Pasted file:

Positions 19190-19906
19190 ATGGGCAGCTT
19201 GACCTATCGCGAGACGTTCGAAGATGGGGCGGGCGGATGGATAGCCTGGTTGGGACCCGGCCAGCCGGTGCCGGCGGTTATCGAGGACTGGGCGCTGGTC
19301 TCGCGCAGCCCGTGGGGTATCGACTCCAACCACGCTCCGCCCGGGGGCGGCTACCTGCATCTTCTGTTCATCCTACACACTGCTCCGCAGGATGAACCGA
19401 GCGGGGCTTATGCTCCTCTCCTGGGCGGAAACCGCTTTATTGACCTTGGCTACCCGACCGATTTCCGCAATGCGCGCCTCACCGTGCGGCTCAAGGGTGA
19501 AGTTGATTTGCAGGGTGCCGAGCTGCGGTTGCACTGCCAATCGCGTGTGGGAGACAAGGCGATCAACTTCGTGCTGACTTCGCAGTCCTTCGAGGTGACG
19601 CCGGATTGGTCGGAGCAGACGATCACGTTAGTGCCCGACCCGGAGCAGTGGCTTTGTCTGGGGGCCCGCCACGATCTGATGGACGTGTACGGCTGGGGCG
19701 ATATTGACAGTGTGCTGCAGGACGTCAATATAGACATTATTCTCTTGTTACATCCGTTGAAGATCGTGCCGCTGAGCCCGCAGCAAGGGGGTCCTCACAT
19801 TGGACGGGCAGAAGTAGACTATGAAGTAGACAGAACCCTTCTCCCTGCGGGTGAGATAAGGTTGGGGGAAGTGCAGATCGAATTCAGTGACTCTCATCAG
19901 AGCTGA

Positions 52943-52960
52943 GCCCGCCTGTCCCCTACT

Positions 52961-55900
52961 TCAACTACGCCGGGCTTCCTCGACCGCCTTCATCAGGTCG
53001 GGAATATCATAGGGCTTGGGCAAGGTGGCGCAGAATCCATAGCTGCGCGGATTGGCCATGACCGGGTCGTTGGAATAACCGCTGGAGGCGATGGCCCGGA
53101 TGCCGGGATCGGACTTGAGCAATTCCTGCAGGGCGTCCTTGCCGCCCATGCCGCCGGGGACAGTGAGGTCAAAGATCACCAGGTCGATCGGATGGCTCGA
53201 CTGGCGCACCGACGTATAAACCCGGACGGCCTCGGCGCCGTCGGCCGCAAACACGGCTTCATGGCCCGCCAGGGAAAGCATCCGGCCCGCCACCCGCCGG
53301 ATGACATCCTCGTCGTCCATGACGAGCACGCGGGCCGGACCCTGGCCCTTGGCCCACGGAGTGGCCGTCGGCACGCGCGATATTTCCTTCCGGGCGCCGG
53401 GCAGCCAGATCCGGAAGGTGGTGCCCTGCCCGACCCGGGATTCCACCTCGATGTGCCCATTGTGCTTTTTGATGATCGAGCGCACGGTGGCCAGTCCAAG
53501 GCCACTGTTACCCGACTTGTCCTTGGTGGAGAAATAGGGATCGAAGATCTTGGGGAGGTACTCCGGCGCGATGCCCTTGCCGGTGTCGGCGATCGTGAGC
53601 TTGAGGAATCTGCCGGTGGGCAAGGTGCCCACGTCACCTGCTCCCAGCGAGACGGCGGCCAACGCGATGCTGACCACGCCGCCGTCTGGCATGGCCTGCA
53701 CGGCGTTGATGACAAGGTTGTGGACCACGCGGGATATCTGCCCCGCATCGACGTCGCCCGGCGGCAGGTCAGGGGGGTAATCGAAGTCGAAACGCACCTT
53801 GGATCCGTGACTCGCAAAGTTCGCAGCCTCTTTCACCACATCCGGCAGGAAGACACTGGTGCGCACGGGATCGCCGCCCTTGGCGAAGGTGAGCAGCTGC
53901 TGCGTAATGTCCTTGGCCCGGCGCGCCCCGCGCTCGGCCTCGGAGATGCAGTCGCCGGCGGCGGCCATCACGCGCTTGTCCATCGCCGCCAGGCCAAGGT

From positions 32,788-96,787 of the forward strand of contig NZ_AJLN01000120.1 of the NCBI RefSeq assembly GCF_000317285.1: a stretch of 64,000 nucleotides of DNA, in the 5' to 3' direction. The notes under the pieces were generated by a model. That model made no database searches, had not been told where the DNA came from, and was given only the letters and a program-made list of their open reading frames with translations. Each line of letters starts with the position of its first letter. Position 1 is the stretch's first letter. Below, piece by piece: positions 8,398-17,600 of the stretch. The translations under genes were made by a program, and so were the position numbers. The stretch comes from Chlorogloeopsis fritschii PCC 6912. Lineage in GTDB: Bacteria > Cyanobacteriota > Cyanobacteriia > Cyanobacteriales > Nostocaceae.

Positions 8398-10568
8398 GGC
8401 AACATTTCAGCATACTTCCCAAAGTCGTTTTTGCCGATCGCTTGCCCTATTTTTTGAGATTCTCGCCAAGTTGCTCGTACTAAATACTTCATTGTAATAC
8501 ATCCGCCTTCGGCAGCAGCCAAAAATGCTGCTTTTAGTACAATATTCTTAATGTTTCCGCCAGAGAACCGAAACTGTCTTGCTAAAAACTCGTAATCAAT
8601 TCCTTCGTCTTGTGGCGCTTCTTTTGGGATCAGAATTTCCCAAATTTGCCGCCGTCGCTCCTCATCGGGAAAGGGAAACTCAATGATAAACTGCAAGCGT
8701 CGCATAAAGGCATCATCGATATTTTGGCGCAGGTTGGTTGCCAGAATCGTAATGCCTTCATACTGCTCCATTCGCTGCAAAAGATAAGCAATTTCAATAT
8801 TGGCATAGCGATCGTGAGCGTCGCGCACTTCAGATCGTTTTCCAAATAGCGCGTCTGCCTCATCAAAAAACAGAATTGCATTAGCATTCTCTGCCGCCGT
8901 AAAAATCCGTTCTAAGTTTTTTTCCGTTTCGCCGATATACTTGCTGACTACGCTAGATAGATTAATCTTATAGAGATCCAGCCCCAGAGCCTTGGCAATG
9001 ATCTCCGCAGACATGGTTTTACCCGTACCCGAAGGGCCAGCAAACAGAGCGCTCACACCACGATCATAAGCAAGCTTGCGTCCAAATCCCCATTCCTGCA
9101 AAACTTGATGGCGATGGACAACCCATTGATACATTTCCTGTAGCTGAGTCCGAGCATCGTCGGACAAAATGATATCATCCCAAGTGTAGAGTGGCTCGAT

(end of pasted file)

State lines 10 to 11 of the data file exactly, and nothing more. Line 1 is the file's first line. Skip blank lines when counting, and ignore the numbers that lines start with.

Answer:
19901 AGCTGA

Positions 52943-52960